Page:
Defined contribution (DC) pension schemes are “coming of age” in the UK, despite evidence that defined benefit (DB) pension schemes still represent a major burden for the country’s largest companies.

Investment consulting firm Willis Towers Watson (WTW) published a report his morning claiming that DC schemes have become the “new normal”.

The report, which focused on the provision of DC pensions by FTSE 350 companies, found that 98% of new employees at companies in the index join DC schemes.

In contrast, DB pension scheme deficits at FTSE 350 companies were £191bn (€222bn) at the end of last year, according to JLT Employee Benefits. This is more than twice the level at the end of 2015. Funding also dropped between 2015 and 2016, from 88% to 78%.

Deficits are susceptible to volatility in UK gilts, but have been generally growing as liabilities have grown faster than assets in recent years. Companies discount liabilities on the basis of high-grade corporate bonds.

Although it is difficult to estimate the aggregate level of yearly contributions to DB schemes, WTW suggested that the UK’s largest companies may be paying twice as much to reduce DB deficits, compared to the amount they contribute to fund DC schemes.

This was despite the sharp decline in the share of companies still offering DB schemes to new or existing employees, as well as the planned increases in statutory DC contribution rates under auto-enrolment legislation.

The WTW report found that 54% of FTSE 100 companies still offer DB pensions to existing employees, down from 84% in 2009. Only 27% of FTSE 250 employers are keeping DB schemes open to existing employees. As much as 37% of FTSE 100 companies have closed DB schemes to new accrual, while 42% FTSE 250 companies have done so.  

Median annual contributions to DC schemes at FTSE 100 companies were £18m in 2016, increasing almost four times over since 2009. The corresponding figure for FTSE 250 companies is £6m, compared to £2m two years ago.

Median DC plan assets at FTSE 100 companies were £201m at the end of last year, showing a large increase from £92m at the end of 2015. This was partly explained by the appreciation of non-sterling assets due to the decline of sterling. Median DC plan assets grew from £35m at the end of 2015 to £75m at the end of last year.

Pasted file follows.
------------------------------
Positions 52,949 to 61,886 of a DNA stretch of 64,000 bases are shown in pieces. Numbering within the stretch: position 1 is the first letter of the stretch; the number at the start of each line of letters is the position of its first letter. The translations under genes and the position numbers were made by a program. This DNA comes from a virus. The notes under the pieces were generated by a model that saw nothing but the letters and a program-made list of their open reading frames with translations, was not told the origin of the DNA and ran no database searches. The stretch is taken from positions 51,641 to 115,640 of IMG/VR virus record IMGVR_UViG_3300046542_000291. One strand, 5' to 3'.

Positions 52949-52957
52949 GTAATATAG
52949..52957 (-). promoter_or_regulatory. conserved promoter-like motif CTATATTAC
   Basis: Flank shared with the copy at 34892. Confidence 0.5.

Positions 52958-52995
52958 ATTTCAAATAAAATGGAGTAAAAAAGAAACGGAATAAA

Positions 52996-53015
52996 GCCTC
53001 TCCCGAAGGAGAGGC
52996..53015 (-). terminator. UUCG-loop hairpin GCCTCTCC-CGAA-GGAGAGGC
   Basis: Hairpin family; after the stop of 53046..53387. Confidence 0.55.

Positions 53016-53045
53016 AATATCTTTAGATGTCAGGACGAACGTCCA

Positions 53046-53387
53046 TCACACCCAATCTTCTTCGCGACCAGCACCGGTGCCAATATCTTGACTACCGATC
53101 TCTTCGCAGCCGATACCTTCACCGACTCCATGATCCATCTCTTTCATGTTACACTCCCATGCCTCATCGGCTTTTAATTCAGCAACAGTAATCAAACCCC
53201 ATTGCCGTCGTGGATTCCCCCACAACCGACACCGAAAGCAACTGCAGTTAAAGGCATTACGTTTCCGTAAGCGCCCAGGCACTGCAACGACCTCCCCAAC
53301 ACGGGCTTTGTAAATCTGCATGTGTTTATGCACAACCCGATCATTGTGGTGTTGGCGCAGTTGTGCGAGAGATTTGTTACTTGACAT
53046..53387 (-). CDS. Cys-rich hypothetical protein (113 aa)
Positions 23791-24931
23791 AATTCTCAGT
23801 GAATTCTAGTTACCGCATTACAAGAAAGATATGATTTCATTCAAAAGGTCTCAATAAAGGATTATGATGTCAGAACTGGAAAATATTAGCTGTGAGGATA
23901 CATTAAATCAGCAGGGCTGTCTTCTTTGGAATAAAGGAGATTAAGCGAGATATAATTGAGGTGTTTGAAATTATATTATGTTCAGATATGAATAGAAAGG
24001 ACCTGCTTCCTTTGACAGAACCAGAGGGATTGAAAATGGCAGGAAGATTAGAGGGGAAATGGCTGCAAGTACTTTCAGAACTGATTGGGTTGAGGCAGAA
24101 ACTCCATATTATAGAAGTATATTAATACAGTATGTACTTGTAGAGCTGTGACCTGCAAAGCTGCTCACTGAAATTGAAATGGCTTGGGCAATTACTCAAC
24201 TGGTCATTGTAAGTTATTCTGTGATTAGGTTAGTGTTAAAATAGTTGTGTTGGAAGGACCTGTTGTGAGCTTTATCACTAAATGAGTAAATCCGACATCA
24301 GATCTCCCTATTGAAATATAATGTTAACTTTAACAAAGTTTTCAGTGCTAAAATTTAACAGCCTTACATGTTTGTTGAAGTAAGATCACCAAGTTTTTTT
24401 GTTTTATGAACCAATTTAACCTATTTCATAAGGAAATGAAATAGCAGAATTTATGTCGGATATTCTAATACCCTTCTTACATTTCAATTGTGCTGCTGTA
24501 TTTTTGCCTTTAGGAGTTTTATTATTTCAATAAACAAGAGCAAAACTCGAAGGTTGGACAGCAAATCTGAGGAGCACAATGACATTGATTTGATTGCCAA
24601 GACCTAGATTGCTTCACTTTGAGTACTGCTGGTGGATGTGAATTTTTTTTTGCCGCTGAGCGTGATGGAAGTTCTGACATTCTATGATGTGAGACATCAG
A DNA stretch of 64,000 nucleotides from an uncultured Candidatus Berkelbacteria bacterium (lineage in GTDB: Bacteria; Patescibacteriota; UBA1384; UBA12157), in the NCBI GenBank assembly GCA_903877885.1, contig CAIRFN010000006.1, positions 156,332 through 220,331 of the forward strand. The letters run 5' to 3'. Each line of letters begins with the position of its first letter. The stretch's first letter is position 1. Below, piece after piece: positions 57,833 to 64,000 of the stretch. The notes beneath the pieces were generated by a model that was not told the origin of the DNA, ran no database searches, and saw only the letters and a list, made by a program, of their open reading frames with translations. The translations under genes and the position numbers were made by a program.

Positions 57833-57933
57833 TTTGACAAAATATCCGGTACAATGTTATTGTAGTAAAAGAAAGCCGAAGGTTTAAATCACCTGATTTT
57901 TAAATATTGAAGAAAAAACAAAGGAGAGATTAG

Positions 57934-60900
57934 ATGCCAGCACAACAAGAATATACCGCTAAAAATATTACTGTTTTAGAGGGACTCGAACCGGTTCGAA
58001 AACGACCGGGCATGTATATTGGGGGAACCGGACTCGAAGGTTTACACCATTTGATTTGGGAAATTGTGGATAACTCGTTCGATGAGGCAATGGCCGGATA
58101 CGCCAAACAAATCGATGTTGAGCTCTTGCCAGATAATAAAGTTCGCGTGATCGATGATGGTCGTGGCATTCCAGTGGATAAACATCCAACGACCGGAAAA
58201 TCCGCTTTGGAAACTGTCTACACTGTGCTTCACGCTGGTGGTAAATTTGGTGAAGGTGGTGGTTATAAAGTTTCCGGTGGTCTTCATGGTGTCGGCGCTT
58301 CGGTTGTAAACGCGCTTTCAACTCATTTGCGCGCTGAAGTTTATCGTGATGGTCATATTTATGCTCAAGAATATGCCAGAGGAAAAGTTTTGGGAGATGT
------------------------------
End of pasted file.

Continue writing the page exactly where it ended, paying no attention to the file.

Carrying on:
Richard Sweetman, senior consultant at Willis Towers Watson, said: “While the ongoing cost of DB will remain a major issue for employers, this survey provides hard evidence of the speed with which DC provision is establishing a dominant role in the UK pensions landscape.”

However, other recent surveys suggested that UK corporates were struggling to meet the requirement commitment to develop DC pensions, as they weigh important decisions on how to fund DB deficits.

JLT recently said that dealing with legacy defined benefit (DB) pension schemes represented a “drag” on developing adequate DC offerings.

Consultancy firm Hymans Robertson found that only 9 out of 100 UK trustees focused on the true cash flow position of their schemes, while funding gaps remained the main concern.

The UK government last week launched a green paper on how to ease the burden of DB schemes on employers, setting the scene for reforming the provision of DB pensions.

The WTW study highlighted that, although FTSE 350 companies are generally happy with their commitment to DC pensions, there is increasing attention on improving DC offerings.

Sweetman said: “We also see an appetite to look at ways of making arrangements work better, particularly in identifying the best vehicle for delivering DC (as seen in the emergence of master trusts), restructuring contributions to allow wider savings options, improving investment strategies, and introducing enhanced member information and support around adequacy and retirement options.”